The election of Steinmeier will not change the generally harmonious relationship between the presidency and the coalition government. However, Steinmeier may either try to assume a more internationally visible role than his predecessors – or he might be coaxed into doing do. Only recently, Steinmeier was still involved in negotiating major international treaties and he is well-connected and respected. While this may lay the foundation for more independent political action, the German constitution and established political practice (to which he can be expected to adhere) limit the potential for unilateral action and require him to coordinate intensively with the Chancellor and Foreign Ministry. The latter two might therefore also be tempted to use the new president to some degree – have criticism of Trump and other populist leaders delivered through the president while remaining neutral themselves.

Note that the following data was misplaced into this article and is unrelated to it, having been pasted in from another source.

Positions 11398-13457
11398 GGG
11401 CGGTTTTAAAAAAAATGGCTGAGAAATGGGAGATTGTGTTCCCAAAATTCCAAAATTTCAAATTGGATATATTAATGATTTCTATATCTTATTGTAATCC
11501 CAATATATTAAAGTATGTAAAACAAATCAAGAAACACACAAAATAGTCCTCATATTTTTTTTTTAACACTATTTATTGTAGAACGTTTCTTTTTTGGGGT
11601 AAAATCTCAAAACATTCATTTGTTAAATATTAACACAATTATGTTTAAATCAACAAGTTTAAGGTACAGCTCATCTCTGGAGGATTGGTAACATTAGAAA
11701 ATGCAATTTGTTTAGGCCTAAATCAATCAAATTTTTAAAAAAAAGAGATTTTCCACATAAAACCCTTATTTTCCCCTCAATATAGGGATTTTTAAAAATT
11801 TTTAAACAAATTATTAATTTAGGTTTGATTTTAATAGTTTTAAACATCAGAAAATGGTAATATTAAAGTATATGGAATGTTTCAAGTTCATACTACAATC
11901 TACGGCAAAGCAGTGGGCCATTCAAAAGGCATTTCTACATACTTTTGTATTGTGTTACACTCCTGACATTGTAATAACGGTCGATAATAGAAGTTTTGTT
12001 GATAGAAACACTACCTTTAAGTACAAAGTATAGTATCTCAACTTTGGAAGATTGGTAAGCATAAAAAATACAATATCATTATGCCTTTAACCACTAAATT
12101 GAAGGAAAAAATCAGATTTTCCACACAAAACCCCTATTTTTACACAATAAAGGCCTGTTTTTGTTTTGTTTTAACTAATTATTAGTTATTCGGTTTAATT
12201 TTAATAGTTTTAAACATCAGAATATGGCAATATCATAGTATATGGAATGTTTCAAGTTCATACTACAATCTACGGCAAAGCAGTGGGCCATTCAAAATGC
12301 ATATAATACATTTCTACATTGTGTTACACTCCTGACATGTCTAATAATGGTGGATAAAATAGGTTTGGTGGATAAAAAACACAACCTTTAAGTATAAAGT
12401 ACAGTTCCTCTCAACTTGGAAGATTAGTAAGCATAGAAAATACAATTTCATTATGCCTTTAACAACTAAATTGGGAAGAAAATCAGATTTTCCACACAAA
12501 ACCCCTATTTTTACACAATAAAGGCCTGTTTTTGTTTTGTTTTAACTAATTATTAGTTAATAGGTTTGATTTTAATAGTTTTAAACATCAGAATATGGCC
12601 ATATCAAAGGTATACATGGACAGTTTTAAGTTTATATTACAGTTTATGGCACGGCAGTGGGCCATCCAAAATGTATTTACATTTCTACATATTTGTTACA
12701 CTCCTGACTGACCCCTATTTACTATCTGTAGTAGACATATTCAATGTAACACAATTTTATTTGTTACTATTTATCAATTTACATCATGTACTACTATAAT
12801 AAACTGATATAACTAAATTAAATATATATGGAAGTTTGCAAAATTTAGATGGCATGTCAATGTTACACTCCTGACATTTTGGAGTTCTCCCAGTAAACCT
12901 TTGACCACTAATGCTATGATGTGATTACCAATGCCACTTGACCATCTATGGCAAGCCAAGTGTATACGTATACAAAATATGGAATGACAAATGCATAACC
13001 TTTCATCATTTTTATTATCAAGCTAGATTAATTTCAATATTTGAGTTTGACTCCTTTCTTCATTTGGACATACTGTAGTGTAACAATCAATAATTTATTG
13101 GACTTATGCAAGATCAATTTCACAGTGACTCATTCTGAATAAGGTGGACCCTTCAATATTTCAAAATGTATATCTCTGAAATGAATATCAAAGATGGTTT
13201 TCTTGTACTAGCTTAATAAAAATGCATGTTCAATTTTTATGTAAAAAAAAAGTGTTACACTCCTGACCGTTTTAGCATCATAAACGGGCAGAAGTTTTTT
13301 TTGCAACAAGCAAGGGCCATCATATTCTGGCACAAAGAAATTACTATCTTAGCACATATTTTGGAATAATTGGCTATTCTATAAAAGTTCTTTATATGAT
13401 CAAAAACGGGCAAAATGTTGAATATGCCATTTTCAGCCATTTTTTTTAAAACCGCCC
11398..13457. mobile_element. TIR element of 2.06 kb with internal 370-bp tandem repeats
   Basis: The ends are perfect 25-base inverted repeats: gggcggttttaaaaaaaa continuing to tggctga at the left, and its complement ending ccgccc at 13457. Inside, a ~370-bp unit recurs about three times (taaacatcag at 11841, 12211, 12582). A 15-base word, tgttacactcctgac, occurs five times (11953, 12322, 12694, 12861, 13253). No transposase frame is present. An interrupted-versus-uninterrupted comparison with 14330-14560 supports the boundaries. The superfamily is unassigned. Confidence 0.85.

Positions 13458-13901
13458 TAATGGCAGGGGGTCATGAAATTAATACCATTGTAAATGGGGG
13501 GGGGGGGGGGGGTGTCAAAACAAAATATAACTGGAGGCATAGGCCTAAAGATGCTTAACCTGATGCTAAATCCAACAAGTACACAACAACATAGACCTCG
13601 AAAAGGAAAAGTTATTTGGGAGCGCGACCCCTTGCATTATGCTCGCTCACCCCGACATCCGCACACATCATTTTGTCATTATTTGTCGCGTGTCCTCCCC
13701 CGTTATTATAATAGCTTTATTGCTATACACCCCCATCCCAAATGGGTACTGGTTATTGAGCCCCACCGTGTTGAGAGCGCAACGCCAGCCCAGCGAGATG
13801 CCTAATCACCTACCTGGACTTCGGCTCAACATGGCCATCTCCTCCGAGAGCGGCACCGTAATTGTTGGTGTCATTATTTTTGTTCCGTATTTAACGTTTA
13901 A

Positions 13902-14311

This post first appeared on presidential-power.com on 14 February 2017.

Germany – The headache of choosing a presidential candidate

This post first appeared on presidential-power.com on 26 July 2016